Heat Stress in Pigs02 July 2014
Pigs are much more sensitive to heat than other animals so during periods of hot weather it is important to look at ways to reduce heat stress. This report, from the Department of Agriculture and Food of the Government of Western Australia, contains a warning from an American study and outlines what steps you can take to minimise heat stress in pigs.
Today’s modern pig genotypes produce considerably more heat than their predecessors. A review of pig heat and moisture production by Brown-Brandl et al. (2003) suggested that new genetic lines of pigs produce nearly 20 per cent more heat than their counterparts in the early 1980s. This trend is likely to have continued in the 10 years since this review was conducted and heat production could be a further 10 per cent higher again.
In this article, the authors share some useful tools to determine when pigs become heat stressed and also provide recommendations to minimise production losses as a result of heat stress.
Why are pigs so sensitive to heat stress?
Most animals can transfer internal heat to the outside of the body by sweating and panting – these are the two most important tools for the maintenance of body temperature and form their inbuilt evaporative cooling system.
However, pigs do not sweat and have relatively small lungs. Due to these physiological limitations and their relatively thick subcutaneous fat, pigs are prone to heat stress. The two obvious symptoms observed when pigs are exposed to heat stress are increased respiration rate and loss of appetite. The latter reduces internal heat production.
If heat stress continues, pigs start to drink excessive amounts of water (increasing loss of electrolyte) and accumulate acids produced within the body (causing a loss of acid/base balance). This may eventually result in diarrhoea or death in severe cases.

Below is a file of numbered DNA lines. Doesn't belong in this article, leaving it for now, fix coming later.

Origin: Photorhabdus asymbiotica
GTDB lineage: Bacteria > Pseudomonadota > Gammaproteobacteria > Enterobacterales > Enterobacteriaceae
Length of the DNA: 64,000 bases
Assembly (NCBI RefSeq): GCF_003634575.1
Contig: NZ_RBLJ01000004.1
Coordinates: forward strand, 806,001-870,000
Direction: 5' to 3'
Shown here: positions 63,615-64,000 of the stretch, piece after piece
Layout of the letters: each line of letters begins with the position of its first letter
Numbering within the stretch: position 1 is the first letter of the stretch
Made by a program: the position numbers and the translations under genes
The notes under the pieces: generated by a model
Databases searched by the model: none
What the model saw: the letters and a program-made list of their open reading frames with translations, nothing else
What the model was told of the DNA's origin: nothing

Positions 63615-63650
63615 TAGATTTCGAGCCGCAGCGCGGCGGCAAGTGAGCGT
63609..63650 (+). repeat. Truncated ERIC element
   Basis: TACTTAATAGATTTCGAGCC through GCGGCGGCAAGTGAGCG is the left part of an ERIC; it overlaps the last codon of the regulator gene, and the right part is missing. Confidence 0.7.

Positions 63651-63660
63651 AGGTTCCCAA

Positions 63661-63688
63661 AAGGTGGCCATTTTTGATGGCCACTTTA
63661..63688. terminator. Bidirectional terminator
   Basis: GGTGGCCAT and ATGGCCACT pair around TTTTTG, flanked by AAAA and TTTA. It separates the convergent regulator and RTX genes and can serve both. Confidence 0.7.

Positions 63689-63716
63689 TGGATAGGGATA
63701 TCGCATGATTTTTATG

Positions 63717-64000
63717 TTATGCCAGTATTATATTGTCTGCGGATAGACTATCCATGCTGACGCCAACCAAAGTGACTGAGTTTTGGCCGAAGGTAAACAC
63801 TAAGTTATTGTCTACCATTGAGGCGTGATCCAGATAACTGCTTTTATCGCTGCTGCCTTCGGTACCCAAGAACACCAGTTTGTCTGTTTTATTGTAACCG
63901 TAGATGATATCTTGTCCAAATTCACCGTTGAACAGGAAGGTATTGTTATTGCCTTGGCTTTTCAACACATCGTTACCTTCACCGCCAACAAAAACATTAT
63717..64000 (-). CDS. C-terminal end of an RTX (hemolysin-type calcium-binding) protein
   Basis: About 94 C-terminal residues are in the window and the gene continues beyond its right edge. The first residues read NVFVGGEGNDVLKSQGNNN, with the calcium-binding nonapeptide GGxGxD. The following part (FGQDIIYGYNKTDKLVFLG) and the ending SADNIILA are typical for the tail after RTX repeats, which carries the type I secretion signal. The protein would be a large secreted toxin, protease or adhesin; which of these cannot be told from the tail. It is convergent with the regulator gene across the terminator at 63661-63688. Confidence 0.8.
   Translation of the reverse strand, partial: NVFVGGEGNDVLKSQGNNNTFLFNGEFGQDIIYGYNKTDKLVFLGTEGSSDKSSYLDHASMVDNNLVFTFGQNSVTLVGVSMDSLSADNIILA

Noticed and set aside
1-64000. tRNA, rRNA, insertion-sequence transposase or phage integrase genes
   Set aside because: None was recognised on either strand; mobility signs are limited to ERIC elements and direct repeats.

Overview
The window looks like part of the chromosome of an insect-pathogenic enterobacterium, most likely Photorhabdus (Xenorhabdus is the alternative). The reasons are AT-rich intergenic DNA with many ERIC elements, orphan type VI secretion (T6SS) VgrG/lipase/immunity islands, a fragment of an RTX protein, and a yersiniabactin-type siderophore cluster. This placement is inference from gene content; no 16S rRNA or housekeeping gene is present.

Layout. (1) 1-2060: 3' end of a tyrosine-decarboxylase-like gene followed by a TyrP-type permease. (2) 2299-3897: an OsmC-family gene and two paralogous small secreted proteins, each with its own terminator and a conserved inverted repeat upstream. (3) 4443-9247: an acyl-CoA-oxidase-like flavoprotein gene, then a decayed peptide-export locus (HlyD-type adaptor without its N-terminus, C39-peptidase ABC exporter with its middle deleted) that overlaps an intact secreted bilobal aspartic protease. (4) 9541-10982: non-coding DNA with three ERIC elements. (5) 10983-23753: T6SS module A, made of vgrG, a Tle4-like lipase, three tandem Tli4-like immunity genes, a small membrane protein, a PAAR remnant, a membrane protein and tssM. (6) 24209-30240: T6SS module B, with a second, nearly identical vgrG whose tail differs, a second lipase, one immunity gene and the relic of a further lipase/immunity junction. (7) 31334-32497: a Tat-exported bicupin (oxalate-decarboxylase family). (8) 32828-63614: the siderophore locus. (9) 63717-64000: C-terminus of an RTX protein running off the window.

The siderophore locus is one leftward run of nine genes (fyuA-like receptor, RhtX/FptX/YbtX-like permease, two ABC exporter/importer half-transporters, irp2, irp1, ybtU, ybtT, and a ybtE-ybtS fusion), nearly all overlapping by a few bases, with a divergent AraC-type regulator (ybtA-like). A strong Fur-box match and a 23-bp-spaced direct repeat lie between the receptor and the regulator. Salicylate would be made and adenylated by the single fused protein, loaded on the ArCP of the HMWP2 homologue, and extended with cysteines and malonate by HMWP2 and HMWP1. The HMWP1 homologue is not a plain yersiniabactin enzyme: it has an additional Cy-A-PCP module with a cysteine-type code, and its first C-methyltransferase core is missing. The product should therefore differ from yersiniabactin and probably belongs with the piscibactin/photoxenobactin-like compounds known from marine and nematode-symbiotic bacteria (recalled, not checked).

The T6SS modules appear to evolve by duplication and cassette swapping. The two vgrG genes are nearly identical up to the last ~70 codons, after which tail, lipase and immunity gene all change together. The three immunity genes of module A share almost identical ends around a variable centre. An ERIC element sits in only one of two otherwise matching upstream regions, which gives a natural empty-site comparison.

What does current research say about heat stress?
A recent publication by Pearce et al. (2013) examined what happened to the intestinal structure when pigs were exposed to heat stress. The research showed that exposure to 35°C for 24 hours significantly damaged the intestinal defence function and also increased plasma endotoxin levels. The authors explained that when pigs are exposed to heat stress (even for as little as two to six hours) their intestinal defence systems are significantly compromised and this provides opportunity for infection as pathogenic bacteria can invade the body more easily.
Therefore, heat stress can create secondary infection if sanitary conditions are poor.
Consequences of heat stress on the performance of pigs
Bigger pigs are more prone to heat stress and the reduction in growth performance is greater than for smaller pigs. Figure 1 shows the magnitude of performance loss in 25, 50 and 75kg pigs when ambient temperature was increased from 14°C to 35°C. Average daily gain (ADG) starts decreasing when 75-kg pigs were exposed to temperatures above 23°C, while for 25-kg pigs, ADG starts to decrease when exposed to temperatures above 27°C.
Figure 2 shows critical temperatures at various body weights - this information can be used as an index for the temperature management of different sheds housing varying age groups of pigs.
At what temperature and humidity do pigs get heat stressed?
Ambient temperature (as well as humidity) contributes to heat stress and pigs generally develop heat stress at much lower temperatures when the humidity is high. Iowa State University recently released a heat stress index chart (Figure 3) which can be used as a decision tool for implementation of management strategies to reduce heat stress.
The chart shows that an average humidity of 30 per cent coupled with temperatures higher than 28°C will significantly affect intestinal health and performance of grower-finisher pigs (conditions regularly experienced during a Western Australian summer). The temperature tolerance is lower for breeding herds.
Recommended management tools to reduce heat stress
- Increase ventilation and airflow and regularly check cooling system is in good working order, e.g. spray cooling.
- Reduce stocking density if possible.
- Maintain drinking water temperature as low as possible - around 10°C is ideal but difficult to achieve.
- Avoid feeding between 10.00am and 4.00pm - the hottest period of the day.
- Supplement electrolytes and antioxidants through the water supply.
- Increase dietary energy density.
- Minimise excess non-essential amino acids and fibre (minimising intestinal fermentation and therefore heat production).
- Increase availability of antioxidants through the diet such as vitamin E and betaine.